Comic Shots #10 with Chris Neseman: The Emerald and ‘Black Hole’

September 25, 2008

Each week Chris Neseman drops by to pass along a tasty drink recipe and an even tastier comic book recommendation. The cocktail and the comic can both be enjoyed independently, but they have a common theme and when served together they can make for the perfect reading experience.


This week was a challenge. I found a drink right away that fit thematically with the comic I choose, but there was one problem. It was TERRIBLE! So I did what all good amateur bartenders do in a pinch, I called an expert. The iFanboy and Around Comics communities know of this purveyor of fine spirits as The Freaky Tiki, but I know of him as my Comic Shots safety net. As soon as I could say “Tiki, I need a drink!!” he was on the case. I let know him the book I was recommending, and he told me to give him 10 minutes. 5 minutes later he called with a simple, tasty and perfectly matched cocktail. So I guess the moral of the story is that finding a drink about angst ridden teens in suburban Seattle is not easy, and you should have Freaky Tiki in your address book. So without further ado, and with a special thanks to the Freaky One, I present to you The Emerald:

The Emerald
• 2 1/2 oz Dry Gin
• 1 1/2 oz Blue Curaco
• 1/2 oz freshly squeezed Lemon Juice
• Drop of yellow food coloring (optional)

We’ve already talked about how to make a proper Martini in past columns, so I’ll be brief here. Add all of the ingredients in a shaker with ice, and shake it like there’s no tomorrow. Strain into a chilled martini glass.  The ice crystals that float on top are a sign of a perfectly shaken martini. Garnish with a lemon twist. If you want to get into the mood of the book we’re covering this week you can add a drop of yellow food coloring and turn the drink a nice shade of green. There you have it. The Emerald is a gin cocktail with lots of bright citrus flavors that are sure to arouse the senses. Thanks Freaky Tiki!

Now let’s get to the comic recommendation for the week. I mentioned those angst filled teens earlier, and the Seattle or “Emerald City” tie-in with our cocktail is a big clue. This week I’m here to tell you about one of my favorite graphic novels.


Black Hole
Publisher: Pantheon Books
Creator: Charles Burns

Every great once in a while there’s a comic that comes around that changes the way you think about the medium. In the case of Black Hole it didn’t come with a big bang, it was a slower burn that set in for me over time. It’s been over two years since I first read Black Hole, and it continues to creep it’s way into my thoughts.

For those of us that grew up in the 80s there were several titles that exploded into the mainstream with one of those big bangs. Comics like The Dark Knight Returns, Watchmen, American Flagg and others enjoyed a symbiotic relationship of being mature comics at a time when a lot of comics fans were themselves maturing. The Silver Age of comics were gone, and the Bronze Age was coming to an end. Comics fans were ready for more mature titles to be introduced into the mainstream, and Frank Miller and Alan Moore were there to raise the bar. They accomplished that and more, but the question of “what’s next for comics?” remained unanswered for many fans in the wake of their landmark works. That’s a big reason why I and so many other fans checked out during the speculator crash of the 90s. Now I look at my long boxes filled with poly-bagged speculator books and get a mad at myself. Not being aware of books outside of the mainstream in the 90s is my greatest regret as a comic book fan. But now I’ve been able to go back and find some of the true gems produced in what was a lost decade for many of us. Luckily we all have the chance to discover many of the great comics of the era in collected editions. Books that flew under the radar like Starman, Love and Rockets and the book I’m telling you about today, Charles Burns’ Black Hole.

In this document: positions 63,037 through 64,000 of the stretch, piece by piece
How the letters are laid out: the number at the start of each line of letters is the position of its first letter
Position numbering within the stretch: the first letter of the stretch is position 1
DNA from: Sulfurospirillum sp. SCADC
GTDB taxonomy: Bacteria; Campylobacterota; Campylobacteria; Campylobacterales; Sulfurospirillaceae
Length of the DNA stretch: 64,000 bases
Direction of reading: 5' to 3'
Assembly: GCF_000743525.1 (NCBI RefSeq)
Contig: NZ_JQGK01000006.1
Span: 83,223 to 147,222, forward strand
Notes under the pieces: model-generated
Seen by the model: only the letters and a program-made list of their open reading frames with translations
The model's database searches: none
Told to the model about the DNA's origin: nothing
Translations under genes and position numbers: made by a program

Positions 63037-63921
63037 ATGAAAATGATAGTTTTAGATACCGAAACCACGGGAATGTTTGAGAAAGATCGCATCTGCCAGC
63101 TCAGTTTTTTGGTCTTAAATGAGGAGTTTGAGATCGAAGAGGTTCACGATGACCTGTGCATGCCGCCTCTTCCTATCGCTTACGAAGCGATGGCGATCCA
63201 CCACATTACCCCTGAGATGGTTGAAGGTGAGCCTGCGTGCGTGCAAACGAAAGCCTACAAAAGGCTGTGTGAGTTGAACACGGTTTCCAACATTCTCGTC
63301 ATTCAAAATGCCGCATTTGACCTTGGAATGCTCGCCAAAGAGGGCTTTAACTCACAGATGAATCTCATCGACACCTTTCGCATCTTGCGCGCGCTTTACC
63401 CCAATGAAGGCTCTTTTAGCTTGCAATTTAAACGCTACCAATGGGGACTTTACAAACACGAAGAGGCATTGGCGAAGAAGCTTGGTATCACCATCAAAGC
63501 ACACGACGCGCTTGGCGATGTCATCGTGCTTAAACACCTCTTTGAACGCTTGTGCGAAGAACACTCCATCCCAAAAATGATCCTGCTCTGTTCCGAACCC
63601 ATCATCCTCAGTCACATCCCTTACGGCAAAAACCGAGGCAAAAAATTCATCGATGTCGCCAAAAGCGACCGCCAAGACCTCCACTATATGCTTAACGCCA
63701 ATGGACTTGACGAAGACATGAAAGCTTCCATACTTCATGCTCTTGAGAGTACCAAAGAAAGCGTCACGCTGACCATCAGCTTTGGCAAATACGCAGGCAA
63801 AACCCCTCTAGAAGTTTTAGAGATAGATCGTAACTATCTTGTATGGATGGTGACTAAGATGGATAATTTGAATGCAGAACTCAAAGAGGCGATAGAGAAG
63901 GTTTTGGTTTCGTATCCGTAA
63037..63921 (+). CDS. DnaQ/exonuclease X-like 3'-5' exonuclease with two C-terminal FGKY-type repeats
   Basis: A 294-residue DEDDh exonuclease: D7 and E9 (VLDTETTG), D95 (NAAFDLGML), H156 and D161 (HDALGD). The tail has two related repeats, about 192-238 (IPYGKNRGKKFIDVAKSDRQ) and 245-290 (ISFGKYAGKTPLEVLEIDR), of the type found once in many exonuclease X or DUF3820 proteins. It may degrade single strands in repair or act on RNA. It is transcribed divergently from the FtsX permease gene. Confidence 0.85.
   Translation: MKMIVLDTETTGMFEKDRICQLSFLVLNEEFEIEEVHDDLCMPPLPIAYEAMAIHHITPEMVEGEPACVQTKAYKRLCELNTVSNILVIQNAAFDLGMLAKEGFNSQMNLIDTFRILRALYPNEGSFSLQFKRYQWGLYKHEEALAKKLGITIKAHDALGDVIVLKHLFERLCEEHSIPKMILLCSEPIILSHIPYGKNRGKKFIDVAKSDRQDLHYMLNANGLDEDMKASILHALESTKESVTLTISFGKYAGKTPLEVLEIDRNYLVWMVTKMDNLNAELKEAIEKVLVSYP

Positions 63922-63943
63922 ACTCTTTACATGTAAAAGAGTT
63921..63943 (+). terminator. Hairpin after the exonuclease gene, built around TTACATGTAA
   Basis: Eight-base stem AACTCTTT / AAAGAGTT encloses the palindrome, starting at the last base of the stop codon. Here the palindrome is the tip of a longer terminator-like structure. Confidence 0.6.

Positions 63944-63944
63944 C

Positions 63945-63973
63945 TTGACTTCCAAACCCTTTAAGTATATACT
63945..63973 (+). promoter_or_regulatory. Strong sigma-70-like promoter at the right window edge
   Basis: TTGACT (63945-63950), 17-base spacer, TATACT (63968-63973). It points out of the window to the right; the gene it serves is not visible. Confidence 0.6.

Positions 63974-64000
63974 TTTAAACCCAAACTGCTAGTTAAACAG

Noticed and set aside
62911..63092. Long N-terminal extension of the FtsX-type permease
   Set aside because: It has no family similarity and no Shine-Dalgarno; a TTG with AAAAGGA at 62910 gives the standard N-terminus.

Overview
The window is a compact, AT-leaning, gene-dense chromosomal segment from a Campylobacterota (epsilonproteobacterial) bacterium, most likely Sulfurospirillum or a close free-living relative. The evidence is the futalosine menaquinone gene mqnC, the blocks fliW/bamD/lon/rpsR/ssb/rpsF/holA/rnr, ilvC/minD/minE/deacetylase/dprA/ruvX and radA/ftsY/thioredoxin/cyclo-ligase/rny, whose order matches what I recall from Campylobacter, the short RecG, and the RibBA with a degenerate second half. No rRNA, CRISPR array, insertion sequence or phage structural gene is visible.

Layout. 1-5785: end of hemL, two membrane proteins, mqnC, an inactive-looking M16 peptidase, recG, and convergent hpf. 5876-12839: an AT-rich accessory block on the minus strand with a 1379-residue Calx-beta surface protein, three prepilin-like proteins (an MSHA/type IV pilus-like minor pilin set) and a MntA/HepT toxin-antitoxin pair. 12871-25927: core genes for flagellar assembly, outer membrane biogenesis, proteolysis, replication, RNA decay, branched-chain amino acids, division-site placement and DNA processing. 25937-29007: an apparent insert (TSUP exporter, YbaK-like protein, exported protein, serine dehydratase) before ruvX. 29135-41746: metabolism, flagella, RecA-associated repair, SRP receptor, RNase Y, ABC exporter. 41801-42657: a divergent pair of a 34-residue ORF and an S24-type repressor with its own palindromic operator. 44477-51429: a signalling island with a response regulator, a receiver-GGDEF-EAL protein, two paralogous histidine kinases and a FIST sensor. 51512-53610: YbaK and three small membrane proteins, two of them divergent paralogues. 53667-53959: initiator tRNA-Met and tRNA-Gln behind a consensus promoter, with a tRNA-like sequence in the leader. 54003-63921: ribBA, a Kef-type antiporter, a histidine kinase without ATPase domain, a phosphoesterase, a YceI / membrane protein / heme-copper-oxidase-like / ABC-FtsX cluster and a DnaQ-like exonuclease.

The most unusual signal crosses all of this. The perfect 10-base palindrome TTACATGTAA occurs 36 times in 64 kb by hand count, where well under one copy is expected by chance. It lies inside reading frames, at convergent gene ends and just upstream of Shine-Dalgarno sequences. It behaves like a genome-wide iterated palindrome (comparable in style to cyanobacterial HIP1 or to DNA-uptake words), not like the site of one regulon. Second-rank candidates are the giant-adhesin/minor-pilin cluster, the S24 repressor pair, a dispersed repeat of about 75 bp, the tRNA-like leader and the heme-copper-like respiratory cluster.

Black Hole is a story that just about anyone can feel some connection to. At its core Black Hole is about the isolation of growing up and surviving that narrow window of time between childhood and adulthood. That age of uncertainty and massive change is the fertile ground that Burns uses to tell a horrific story of suburban Seattle teenagers in the 1970s. In an episode of Around Comics I describe Black Hole as a mixture of Dazed and Confused and The Hills Have Eyes. It sounds weird, but if you take the real life horrors of being a high school senior and add the specter of a sexually transmitted disease that mutates infected teens you have the basis of Black Hole.

In the 2000s the fear of life changing and life threatening STDs is common place, but the sexual world we live in now is very different than that of the 1970s (or so I hear). Black Hole captures the fear of such a disease and how it affects one town’s young adults. It seems that the disease or “The Bug” is widely know about by all of the teens, but there are no indications that anyone else is aware of it’s existence. When somebody shows signs of The Bug, word spreads through the school and cliques like wildfire. The people with the disease and the relationships around them change in ways that can only happen in high school. Burns wasn’t so cliched as to throw together a Breakfast Club style group of characters as his focus. We’re spared from The Quarterback, The Cheerleader, The Stoner, The Nerd, etc. Instead, what we get are a cast of realistic young people that are all unsure of themselves and their place in the world. Their quests for love and companionship are intertwined with questions about life after High School and where, if anywhere, they fit. While the cast isn’t cliched, many of the supporting characters are immediately recognizable. The parents who are both caring yet disconnected, the twenty something dope peddlers who can’t grow up, and the older sibling trying to act cool but failing miserably. It’s these supporting and main characters that strike a chord of familiarity that wrap you into the story. Behind the unnatural circumstances of The Bug, there is a reality that anchors the story in some very uncomfortable truths.